Failing to kill anymore because of his conscience, a troubled hit-man seeks aid from a forger to help him get papers to China. However, the drug-lord has hired replacements to finish the job and kill the hit-man.
John Lee is the best hitman money can buy. But when John refuses to kill because of the seven year-old son of his target, John's bosses send someone after John to kill him and then take his place in the ring of hitmen. John then teams up with Meg Coburn to help him escape these "Replacement Killers." Written by
The Chinese character engraved on Lee's bullets means "death". See more »
When John is sitting in the photo booth he closes his eyes for the final picture. Later, when Meg is fixing the passport, we see the three unused photos as well as the one that she uses, and in none of them are John's eyes closed. See more »
You know, you could've saved yourself a lot of trouble just by doing that third job.
It was wrong. Mr. Wei was taking revenge. A man named Zedkov killed his son.
Zedkov? Jesus Christ. You're getting yourself killed for a cop?
Not a cop. His son.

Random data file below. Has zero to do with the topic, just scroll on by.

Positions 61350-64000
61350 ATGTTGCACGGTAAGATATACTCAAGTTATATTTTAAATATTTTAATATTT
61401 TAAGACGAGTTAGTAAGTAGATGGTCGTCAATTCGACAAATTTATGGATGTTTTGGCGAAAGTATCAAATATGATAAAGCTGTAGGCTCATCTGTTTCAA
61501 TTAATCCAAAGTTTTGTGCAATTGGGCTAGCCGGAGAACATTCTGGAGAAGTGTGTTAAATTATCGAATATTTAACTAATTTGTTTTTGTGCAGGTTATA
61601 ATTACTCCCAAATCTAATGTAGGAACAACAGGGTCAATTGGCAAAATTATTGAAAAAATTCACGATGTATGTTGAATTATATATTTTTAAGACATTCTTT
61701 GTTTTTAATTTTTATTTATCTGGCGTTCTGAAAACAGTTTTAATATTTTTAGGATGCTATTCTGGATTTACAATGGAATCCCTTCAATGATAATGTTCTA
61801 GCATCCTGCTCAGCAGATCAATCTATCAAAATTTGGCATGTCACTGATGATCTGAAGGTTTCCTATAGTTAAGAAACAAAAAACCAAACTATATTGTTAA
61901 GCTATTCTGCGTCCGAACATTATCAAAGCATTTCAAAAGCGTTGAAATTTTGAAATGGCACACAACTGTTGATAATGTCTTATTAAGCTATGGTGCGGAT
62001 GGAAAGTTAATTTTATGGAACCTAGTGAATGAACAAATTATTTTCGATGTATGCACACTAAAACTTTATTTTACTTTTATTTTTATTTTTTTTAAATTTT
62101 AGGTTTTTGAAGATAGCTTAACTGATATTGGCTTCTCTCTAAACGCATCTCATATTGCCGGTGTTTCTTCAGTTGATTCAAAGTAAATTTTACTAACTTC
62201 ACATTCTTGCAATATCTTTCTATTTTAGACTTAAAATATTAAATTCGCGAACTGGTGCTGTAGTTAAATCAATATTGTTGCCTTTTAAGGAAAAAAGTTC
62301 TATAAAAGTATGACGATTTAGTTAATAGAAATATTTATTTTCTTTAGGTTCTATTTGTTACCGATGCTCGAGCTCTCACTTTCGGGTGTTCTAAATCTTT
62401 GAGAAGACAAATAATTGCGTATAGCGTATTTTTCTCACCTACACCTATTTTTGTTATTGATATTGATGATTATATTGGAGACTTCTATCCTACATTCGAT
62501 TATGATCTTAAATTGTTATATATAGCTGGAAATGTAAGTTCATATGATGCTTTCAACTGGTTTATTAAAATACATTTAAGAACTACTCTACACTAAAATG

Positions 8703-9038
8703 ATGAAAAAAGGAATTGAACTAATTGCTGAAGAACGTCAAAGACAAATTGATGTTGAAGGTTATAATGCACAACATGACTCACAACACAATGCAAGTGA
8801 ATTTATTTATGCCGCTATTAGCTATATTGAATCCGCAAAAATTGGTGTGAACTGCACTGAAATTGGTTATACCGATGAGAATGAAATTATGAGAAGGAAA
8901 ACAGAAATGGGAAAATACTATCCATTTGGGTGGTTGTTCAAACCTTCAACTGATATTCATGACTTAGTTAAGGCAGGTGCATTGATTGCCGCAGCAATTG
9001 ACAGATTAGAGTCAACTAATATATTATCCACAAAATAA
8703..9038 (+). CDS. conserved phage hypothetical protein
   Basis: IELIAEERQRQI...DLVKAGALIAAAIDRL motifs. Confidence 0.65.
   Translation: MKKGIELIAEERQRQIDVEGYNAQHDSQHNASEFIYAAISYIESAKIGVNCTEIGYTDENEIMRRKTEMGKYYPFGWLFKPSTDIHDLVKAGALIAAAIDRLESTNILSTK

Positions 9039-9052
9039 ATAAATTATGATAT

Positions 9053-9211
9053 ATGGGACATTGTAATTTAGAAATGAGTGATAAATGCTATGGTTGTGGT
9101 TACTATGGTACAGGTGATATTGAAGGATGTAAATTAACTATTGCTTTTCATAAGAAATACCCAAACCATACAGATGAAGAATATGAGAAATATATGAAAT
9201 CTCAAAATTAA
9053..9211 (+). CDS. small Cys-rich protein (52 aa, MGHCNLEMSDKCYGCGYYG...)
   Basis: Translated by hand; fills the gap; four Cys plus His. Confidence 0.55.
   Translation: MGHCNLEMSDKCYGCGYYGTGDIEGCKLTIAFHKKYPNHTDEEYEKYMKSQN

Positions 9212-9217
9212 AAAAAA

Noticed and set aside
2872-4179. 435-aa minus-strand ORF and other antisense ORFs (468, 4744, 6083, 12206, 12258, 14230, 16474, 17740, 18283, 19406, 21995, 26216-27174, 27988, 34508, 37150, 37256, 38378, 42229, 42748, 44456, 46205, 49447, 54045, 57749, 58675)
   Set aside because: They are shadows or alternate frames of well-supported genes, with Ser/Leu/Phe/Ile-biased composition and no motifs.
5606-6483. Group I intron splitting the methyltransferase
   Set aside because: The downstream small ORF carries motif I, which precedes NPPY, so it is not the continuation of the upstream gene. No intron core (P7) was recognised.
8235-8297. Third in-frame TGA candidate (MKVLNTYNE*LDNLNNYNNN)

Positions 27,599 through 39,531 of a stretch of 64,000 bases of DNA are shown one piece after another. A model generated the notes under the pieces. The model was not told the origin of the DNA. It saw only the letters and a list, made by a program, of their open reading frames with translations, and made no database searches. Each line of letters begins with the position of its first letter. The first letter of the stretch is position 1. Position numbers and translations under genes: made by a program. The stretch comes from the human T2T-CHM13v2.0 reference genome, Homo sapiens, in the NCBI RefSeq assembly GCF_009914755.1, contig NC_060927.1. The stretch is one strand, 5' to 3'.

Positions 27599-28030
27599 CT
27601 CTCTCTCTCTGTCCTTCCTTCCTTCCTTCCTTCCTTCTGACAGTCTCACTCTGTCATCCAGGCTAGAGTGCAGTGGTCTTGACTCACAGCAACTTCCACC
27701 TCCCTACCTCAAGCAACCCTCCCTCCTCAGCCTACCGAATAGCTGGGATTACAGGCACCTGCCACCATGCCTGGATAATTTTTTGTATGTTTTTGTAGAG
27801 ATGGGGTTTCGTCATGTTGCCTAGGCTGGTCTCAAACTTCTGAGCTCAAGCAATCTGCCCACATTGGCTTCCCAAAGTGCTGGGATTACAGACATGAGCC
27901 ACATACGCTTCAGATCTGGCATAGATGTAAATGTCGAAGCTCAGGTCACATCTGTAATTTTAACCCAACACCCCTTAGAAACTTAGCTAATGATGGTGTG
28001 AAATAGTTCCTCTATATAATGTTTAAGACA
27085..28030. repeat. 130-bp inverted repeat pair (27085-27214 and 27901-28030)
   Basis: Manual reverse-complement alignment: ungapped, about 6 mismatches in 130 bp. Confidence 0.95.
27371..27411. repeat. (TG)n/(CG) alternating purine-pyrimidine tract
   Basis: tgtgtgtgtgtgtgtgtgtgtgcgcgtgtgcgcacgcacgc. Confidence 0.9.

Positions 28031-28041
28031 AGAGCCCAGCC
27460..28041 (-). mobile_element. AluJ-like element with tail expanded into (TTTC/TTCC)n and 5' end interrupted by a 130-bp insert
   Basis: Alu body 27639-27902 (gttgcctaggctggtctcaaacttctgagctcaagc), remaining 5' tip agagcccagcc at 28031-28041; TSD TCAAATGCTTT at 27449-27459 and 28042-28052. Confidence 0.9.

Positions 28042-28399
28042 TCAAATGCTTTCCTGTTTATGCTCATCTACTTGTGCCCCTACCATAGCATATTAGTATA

A seven-year-old boy.
That's how Mr. Wei *deals* with his enemies. Through their families.
See more »
An excellent movie that I've enjoyed through many viewings
I suppose this is actually a B movie, but there's something about this movie that keeps me coming back to see it again every few months. Maybe it's the rather unique (for Hollywood, anyway) relationship between Meg and John. I mean, they don't even so much as kiss each other and barely touch at all! But I think they make the screen sizzle, nonetheless.
I must admit I love the action in this movie, too. Every once in a while I wonder how a small time forger learned to fight and shoot like she does, but then I blissfully ignore it and just enjoy the movie.
Great action scenes, wonderful relationship development and great acting by Mira and Yun-Fat Chow make this a movie I'm sure I'll see many more times.
32 of 40 people found this review helpful.
Was this review helpful to you?